Wednesday, March 7, 2018


If you are British or an American with an interest in the history of popular music, chances are you familiar with NME (short for New Music Express). For those of you who are not familiar with NME, it was a music newspaper that was published weekly for the past 66 years. It became not only one of the most important music publications in the United Kingdom, but by the Seventies it was the best selling British music newspaper. Sadly, NME has announced that it will discontinue its print edition. NME's website will continue to exist, and from time to time they will publish special issues, but the weekly, print edition of NME is no more.

The origins of The New Music Express can be traced back to The Musical Express, incorporating Accordion Times. The Thirties saw an accordion craze erupt in the United Kingdom, so that in 1935 The Accordion Times was established. The accordion craze would prove to be short lived, so that in 1946 it had become The Musical Express, incorporating Accordion Times. Over time coverage of the accordion was gradually phased out. Eventually London music promoter Maurice Kinn bought The Musical Express, incorporating Accordion Times. It was relaunched on March 7 1952 as The New Music Express. That first issue featured the Goons, Big Bill Bronzy, and Ted Heath on the cover. It was with its November 14 1952 that The New Music Express introduced Britain's first UK singles chart. Readers of The New Music Express ranged from a young John Lennon to Malcolm McLaren.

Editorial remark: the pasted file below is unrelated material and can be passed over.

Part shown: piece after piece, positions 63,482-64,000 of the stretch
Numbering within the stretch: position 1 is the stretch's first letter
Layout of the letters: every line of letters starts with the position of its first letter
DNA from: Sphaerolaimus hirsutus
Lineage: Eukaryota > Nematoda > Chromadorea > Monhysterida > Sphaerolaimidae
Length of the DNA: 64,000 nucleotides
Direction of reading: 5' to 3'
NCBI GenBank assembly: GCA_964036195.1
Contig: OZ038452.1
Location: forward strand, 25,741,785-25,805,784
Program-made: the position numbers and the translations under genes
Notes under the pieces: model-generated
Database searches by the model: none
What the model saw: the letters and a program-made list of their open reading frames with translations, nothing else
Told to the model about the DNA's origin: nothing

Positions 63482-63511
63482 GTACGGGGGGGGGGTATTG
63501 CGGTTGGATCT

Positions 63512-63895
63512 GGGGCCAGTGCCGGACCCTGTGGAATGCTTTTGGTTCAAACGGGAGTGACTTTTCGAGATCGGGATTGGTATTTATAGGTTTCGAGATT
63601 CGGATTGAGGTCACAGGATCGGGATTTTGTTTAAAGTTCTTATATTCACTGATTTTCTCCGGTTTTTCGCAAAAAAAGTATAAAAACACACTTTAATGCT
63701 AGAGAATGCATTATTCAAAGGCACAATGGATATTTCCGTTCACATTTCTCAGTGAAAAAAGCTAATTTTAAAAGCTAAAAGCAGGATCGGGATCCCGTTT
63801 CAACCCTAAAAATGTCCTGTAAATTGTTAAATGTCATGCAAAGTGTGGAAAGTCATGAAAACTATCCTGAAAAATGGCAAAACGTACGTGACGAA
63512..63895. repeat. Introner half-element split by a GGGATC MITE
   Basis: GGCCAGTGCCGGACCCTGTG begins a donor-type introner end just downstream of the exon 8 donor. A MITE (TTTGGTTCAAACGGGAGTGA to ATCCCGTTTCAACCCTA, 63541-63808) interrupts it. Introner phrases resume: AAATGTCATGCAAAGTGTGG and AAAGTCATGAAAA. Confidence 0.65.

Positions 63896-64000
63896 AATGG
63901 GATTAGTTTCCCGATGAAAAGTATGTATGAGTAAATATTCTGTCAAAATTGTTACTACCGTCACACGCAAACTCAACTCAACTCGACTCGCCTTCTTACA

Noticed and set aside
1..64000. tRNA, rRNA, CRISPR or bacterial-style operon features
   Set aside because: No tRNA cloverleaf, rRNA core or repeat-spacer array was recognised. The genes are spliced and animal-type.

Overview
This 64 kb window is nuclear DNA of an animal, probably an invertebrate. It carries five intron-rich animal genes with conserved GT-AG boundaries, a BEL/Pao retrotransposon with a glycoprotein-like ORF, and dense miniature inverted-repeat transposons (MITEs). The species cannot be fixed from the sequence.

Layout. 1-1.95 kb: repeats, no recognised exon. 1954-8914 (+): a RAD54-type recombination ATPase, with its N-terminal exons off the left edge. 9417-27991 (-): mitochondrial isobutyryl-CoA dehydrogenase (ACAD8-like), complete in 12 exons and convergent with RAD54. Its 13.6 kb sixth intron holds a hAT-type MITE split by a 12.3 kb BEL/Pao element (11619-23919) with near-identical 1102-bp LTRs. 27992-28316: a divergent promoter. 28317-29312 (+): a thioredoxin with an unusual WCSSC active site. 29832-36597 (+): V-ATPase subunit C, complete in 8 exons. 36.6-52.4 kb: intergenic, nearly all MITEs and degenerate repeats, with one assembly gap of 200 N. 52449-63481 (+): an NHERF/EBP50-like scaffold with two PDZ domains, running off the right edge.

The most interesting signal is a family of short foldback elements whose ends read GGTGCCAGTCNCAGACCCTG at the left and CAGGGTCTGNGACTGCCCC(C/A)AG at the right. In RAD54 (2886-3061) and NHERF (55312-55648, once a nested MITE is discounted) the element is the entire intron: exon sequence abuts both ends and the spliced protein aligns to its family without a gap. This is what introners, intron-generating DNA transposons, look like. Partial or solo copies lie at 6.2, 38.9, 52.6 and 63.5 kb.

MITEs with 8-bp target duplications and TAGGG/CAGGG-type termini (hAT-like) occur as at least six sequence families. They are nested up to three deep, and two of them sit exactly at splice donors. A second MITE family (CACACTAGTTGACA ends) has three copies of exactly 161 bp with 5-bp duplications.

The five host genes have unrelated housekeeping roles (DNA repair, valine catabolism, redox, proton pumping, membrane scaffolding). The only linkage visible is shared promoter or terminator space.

It was with the boom in beat music in the United Kingdom in the early Sixties that NME truly came to prominence. In 1964, at the height of Beatlemania, its sales were nearly 307,000. Over the years NME would be the place to read about the various movements in British music. In the Seventies NME was on the forefront of both punk and New Wave. In the Nineties it was on the forefront of Britpop. Over the years many notable people worked for NME. In the Fifties and Sixties future film director Michael Winner was a music critic for the publication. Both Bob Geldof and Chrissie Hynde wrote for NME.

Unfortunately NME started to feel the impact on the World Wide Web in the Naughts as readers began switching to digital media. It was on September 18 2015 that NME became a free publication. While NME's website would develop a larger readership than it ever had, increasing production costs would make keeping NME in print difficult. NME the joins a number of print publications that now exist only on the Web.

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